As designated rivals, that matchup occurs every year in week 13's Rivalry Week. They played each other 10 times from 2007-2013 with the rhetoric rising each year. Their respective Facebook pages compete for fans and talk trash throughout the offseason.
While the OIL was born in Baghdad, the Hangovers/Arrogant Americans rivalry evolved slowly over multiple locations. The franchises were rivals long before the league permanently matched them up for Rivalry Week. And it came naturally. They prepare the entire season for their annual matchup.
No one questions the sincerity of their rivalry. The franchises have grown into the fiercest rivalry in the OIL, if not the DBFA. But how did the managers become such rivals? The following is an oral history of the Hangovers/Arrogant Americans rivalry, as told by the men who live it.
The OIL2's Killman Memorial Trophy arrived today. It was produced by Sculpture Alley and has room for 18 seasons of champions.
Like the Harrington, each season's champion will have his name engraved on the trophy and get to keep it until a new champion is crowned.
The OIL2 starts in 2014 and will compete under the same rules and settings as the OIL.
Craig Priestley is the latest to submit a design for our Oklahoma City uniform contest. He said he didn't have a team name for his submission, but that it was inspired by the Oklahoma City flag.
Does anyone want to take a shot at naming this team in the comments?
If you want to help create this hypothetical NFL team in Oklahoma City, send logo/uniform designs to OklahomIraqis@gmail.com. The deadline is March 15, and the winner may get something from our league store.
Thank you to Mr. Priestley and everyone else who has submitted designs so far.
Wow. Shane Maddox and Anthony Wustenfeld responded in a big way to our call for design submissions for an Oklahoma City NFL team. As a reminder, the deadline for submissions in the contest is March 15, 2014. Shane owns T-Mac Sports, and he partnered with Anthony Wustenfield of Pro Line Designs to bring us the Oklahoma City Infantry. Here's what he had to say about his submission:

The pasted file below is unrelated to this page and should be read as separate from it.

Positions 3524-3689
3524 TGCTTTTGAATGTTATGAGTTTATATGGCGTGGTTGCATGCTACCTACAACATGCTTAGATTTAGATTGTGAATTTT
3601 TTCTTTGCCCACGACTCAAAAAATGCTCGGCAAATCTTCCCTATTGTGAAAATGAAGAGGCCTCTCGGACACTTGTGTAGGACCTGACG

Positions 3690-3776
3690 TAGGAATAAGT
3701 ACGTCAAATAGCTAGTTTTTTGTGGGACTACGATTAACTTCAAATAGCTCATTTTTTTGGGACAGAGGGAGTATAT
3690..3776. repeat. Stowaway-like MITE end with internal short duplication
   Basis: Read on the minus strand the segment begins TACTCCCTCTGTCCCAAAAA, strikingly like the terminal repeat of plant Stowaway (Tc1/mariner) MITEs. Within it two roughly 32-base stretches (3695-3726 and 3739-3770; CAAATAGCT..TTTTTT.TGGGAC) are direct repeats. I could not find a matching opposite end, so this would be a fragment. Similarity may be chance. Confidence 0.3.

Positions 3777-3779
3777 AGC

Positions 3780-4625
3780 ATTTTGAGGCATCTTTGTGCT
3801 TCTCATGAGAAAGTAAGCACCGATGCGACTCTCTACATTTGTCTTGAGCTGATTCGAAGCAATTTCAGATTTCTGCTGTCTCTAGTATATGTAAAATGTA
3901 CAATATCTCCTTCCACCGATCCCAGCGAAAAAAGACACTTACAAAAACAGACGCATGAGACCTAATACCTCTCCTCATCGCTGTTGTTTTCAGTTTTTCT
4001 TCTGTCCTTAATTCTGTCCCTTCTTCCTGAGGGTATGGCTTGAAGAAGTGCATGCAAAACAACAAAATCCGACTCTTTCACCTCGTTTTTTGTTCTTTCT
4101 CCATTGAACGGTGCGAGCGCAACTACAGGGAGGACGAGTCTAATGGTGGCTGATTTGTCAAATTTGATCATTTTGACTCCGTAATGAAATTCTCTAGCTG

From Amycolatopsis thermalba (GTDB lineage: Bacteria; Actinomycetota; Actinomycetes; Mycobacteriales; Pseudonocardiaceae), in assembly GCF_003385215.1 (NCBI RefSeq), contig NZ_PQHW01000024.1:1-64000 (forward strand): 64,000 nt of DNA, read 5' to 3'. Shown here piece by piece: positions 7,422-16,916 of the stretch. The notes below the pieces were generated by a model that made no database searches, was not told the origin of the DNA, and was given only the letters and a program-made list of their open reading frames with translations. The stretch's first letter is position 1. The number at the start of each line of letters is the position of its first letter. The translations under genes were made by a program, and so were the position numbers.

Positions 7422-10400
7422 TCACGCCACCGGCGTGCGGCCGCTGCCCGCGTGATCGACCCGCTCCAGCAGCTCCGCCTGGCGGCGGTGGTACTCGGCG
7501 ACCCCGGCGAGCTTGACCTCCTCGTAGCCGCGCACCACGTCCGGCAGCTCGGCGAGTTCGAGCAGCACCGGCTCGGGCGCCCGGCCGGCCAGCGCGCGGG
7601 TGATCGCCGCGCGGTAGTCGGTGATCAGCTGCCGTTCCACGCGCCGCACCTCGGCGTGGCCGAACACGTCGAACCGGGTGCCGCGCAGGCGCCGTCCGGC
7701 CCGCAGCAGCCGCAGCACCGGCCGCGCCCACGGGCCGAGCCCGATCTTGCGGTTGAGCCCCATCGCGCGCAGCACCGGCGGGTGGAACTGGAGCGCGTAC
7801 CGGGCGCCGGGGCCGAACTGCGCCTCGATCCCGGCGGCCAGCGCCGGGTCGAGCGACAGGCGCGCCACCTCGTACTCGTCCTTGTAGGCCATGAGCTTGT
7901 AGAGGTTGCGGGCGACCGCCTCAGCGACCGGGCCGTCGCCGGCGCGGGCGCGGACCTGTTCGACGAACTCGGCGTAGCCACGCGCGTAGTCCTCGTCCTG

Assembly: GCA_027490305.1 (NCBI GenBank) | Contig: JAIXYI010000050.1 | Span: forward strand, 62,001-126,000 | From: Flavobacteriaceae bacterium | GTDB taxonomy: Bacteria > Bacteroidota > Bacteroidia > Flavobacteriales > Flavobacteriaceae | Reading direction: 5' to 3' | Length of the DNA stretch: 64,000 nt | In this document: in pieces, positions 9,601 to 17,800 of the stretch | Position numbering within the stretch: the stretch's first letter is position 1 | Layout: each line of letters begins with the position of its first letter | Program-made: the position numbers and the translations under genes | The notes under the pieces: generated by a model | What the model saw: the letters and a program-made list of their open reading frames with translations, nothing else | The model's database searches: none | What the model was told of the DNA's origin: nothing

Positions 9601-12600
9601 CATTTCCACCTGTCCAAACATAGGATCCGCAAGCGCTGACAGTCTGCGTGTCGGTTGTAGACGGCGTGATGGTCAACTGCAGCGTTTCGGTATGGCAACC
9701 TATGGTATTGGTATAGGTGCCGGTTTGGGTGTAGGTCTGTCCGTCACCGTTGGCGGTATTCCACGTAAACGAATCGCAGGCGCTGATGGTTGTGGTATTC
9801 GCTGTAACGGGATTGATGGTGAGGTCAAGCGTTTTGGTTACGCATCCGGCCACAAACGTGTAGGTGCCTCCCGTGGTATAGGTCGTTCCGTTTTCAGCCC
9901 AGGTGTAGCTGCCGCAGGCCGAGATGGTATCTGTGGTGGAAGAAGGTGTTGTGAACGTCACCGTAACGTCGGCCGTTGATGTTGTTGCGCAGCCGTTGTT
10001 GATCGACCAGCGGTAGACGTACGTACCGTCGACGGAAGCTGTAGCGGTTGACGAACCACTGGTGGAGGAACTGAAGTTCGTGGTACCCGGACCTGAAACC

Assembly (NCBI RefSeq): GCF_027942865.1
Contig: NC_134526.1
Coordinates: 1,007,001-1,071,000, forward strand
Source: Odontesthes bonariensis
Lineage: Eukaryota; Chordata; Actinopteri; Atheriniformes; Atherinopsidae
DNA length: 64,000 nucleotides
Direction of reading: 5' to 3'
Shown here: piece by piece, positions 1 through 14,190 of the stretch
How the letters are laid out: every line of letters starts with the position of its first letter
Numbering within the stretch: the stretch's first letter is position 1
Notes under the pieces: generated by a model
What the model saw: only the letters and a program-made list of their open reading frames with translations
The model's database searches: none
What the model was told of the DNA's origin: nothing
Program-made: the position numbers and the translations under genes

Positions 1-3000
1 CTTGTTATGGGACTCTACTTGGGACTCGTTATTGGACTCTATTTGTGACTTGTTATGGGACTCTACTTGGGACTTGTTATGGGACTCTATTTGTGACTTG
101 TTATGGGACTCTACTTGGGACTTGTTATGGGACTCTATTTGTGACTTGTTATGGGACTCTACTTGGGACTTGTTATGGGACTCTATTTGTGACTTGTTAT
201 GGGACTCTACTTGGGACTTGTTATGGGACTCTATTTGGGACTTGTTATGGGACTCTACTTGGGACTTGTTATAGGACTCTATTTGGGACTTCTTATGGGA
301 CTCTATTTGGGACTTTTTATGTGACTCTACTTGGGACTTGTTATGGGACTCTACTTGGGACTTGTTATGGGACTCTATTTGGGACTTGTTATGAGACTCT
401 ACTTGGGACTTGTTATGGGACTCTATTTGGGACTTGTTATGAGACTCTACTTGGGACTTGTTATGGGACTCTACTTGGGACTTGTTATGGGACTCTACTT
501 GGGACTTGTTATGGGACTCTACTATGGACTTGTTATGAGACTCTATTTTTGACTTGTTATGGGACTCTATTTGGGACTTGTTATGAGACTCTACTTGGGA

"I had wanted to create a concept for quite some time now, and with my access to resources (being the owner of T Mac Sports), and the intrigue of an Oklahoma City football team, I figured the time was now. I enlisted the help of Anthony Wuestenfeld with Pro Line Designs. He ownes an Oklahoma based company, who more recently brought NFL attention to OKC via a photoshopped “OKC Seahawks” t-shirt. Between my resources and design ability, and Anthony’s knowledge of Oklahoma, we were the perfect team.
Wow. I am impressed. The OIL started in Baghdad as all the managers were members of the Oklahoma Army National Guard's 1st Bn 158th Field Artillery regiment. We were field artillery though, not infantry. Still, we are proud of the 45th Infantry Division. The 45th Field Artillery Brigade began as the field artillery element of the 45th Infantry. We also proudly wear the T-Bird on our shoulder. So, kudos to this team of designers for incorporating the 45th. Now, to the uniforms.
In honor of March Madness, the DBFA and the OIL are once again conducting an NCAA-style 64-player tournament to answer one question: Who is the most valuable player going into the 2014 season? Forget the debates. Forget the split-screen arguing. You won't see anyone yelling at each other here (unlike a certain four-letter sports network). We live in a democracy, and that's how we'll settle this argument.
MGL Commissioner and Visitors Section co-host Josh Hastings ranked his top 64 fantasy football players heading into 2014. OIL Commissioner Justin C. Cliburn turned that list into a 64-man bracket using BracketMaker.com. You may log into BracketMaker with your Facebook account or create an account on the site. Hastings's list is based on standard scoring, even though the OIL uses PPR. And players are listed as belonging to the team they play for right now. Things will change. But this is March, and we're starved for football.